psa.apscategories
    psa.badmailfrom
    psa.certificates
    psa.cl_param
    psa.clients
    psa.cp_access
    psa.custom_buttons
    psa.data_bases
    psa.db_users
    psa.disk_usage
    psa.dns_recs
    psa.dns_recs_t
    psa.dns_refs
    psa.dns_zone
    psa.dom_level_usrs
    psa.dom_param
    psa.domainaliases
    psa.domains
    psa.event_handlers
    psa.exp_event
    psa.externalWebmails
    psa.fileSharingUsers
    psa.forwarding
    psa.ftp_users
    psa.hosting
    psa.ip_pool
    psa.itmpl
    psa.itmpl_data
    psa.key_history
    psa.key_history_params
    psa.locales
    psa.log_actions
    psa.log_components
    psa.log_rotation
    psa.longtaskparams
    psa.longtasks
    psa.mail
    psa.mail_aliases
    psa.mail_redir
    psa.mail_resp
    psa.mass_mail
    psa.mass_mail_clients
    psa.mass_mail_domains
    psa.migration_version
    psa.misc
    psa.mn_param
    psa.password_secrets
    psa.pd_users
    psa.protected_dirs
    psa.report
    psa.report_auto
    psa.report_section
    psa.resp_attach
    psa.resp_forward
    psa.resp_freq
    psa.secret_keys
    psa.sessions
    psa.siteapppackages_apscategories
    psa.smb_apsBundleFilterItems
    psa.smb_apsBundleFilters
    psa.smb_apsCategories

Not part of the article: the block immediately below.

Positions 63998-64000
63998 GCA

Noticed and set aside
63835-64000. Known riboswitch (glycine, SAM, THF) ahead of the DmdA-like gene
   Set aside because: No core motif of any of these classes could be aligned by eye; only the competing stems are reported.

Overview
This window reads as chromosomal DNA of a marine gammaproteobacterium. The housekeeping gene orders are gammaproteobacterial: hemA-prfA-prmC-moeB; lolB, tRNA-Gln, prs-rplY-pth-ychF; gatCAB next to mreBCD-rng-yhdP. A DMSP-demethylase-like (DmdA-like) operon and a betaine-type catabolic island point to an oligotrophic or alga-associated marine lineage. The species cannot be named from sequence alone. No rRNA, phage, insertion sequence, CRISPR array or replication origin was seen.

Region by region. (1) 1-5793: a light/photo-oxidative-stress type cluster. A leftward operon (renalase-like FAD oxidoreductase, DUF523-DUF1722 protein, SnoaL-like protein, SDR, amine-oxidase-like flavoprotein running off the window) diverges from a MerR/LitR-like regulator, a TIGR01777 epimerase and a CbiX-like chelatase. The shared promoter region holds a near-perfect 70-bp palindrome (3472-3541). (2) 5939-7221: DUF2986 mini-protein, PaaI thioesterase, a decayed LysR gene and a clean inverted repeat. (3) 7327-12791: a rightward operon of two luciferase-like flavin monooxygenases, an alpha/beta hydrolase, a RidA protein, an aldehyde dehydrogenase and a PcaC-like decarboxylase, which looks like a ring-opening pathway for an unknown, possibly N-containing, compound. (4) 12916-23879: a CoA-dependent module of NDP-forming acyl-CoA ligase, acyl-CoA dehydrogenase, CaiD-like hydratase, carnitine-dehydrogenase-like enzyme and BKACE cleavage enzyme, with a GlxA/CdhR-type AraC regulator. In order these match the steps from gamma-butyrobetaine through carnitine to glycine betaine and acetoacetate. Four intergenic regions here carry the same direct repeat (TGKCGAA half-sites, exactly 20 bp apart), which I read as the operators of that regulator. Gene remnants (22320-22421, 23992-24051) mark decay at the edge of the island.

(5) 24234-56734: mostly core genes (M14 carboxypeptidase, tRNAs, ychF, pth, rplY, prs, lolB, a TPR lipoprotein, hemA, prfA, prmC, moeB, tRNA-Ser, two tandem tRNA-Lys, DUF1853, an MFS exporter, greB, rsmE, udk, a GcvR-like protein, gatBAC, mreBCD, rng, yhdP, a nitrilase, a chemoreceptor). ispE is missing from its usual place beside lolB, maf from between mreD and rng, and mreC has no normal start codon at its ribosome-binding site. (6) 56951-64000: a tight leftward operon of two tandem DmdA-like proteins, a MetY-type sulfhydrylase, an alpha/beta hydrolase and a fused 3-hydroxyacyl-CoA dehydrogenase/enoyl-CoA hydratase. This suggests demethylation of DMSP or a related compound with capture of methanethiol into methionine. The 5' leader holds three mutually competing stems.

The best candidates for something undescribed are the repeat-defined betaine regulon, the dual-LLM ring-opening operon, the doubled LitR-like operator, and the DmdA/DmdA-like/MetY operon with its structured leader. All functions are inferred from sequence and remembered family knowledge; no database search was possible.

psa.smb_apsContexts
    psa.smb_apsImportedResources
    psa.smb_apsImportedSettings
    psa.smb_apsInstanceErrors
    psa.smb_apsInstances
    psa.smb_apsMetas
    psa.smb_apsPackageUpdates
    psa.smb_apsPackages
    psa.smb_apsPackagesCategories
    psa.smb_apsProvisionEnvironments
    psa.smb_apsProvisions
    psa.smb_apsResourceParameters
    psa.smb_apsResources
    psa.smb_apsSettings
    psa.smb_componentUpdates
    psa.smb_emailAliases
    psa.smb_fileSharingUnlistedFiles
    psa.smb_generalPermissions
    psa.smb_locales
    psa.smb_productUpgrades
    psa.smb_roleGeneralPermissions
    psa.smb_roleServicePermissions
    psa.smb_roles
    psa.smb_serviceEntryPoints
    psa.smb_serviceInstances
    psa.smb_servicePermissionAccounts
    psa.smb_servicePermissions
    psa.smb_serviceProviders
    psa.smb_settings
    psa.smb_userServicePermissions
    psa.smb_users
    psa.smtp_poplocks
    psa.spamfilter
    psa.spamfilter_preferences
    psa.subdomains
    psa.suspend_handler_history
    psa.sys_users
    psa.upgrade_history
    psa.web_users
    psa.webalizer_group_referrer
    psa.webalizer_hidden_referrer
    -bash-4.1$

    
    

    -bash-4.1$ bash --version
    GNU bash, version 4.1.2(1)-release (x86_64-redhat-linux-gnu)
    Copyright (C) 2009 Free Software Foundation, Inc.
    License GPLv3+: GNU GPL version 3 or later http://gnu.org/licenses/gpl.html

    This is free software; you are free to change and redistribute it.
    There is NO WARRANTY, to the extent permitted by law.
    -bash-4.1$

    -bash-4.1$ uname -a
    Linux s15474768.onlinehome-server.info 2.6.32-042stab108.2 #1 SMP Tue May 12 18:07:50 MSK 2015 x86_64 x86_64 x86_64 GNU/Linux

    
    
      [1]: http://ss64.com/bash/syntax-here.html
      [2]: https://crashingdaily.wordpress.com/2008/03/06/diff-two-stdout-streams/